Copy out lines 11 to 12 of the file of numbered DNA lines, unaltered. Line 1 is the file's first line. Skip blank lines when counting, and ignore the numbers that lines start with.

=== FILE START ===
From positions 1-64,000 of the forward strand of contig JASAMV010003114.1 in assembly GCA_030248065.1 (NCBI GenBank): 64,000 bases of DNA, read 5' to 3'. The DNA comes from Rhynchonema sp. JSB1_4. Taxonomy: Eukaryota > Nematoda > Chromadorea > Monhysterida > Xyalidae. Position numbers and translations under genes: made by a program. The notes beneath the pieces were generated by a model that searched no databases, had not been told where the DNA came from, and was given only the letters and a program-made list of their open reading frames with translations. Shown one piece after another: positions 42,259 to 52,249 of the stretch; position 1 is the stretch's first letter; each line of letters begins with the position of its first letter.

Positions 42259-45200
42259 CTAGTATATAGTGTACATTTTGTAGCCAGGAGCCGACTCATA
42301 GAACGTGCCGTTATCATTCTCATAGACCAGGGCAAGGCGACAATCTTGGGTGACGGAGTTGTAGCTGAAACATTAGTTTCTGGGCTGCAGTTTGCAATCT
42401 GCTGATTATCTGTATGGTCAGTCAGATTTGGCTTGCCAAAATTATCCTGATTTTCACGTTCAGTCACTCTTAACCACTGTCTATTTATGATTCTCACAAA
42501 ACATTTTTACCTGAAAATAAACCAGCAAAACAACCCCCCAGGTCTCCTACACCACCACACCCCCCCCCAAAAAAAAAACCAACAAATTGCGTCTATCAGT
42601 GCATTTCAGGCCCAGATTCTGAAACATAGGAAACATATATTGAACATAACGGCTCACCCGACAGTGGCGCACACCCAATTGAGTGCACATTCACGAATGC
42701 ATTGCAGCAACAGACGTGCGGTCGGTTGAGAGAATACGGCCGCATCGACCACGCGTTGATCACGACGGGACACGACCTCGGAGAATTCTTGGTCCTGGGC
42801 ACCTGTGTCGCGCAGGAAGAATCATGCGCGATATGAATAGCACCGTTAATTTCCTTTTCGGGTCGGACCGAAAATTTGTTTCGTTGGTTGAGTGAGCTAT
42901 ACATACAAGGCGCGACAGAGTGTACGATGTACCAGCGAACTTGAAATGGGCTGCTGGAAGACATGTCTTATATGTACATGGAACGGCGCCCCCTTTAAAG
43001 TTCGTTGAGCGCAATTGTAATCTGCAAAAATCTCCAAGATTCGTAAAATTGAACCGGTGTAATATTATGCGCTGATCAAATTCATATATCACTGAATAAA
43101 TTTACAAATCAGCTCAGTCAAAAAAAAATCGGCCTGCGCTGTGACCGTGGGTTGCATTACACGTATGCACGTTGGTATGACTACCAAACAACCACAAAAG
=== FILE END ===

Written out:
43001 TTCGTTGAGCGCAATTGTAATCTGCAAAAATCTCCAAGATTCGTAAAATTGAACCGGTGTAATATTATGCGCTGATCAAATTCATATATCACTGAATAAA
43101 TTTACAAATCAGCTCAGTCAAAAAAAAATCGGCCTGCGCTGTGACCGTGGGTTGCATTACACGTATGCACGTTGGTATGACTACCAAACAACCACAAAAG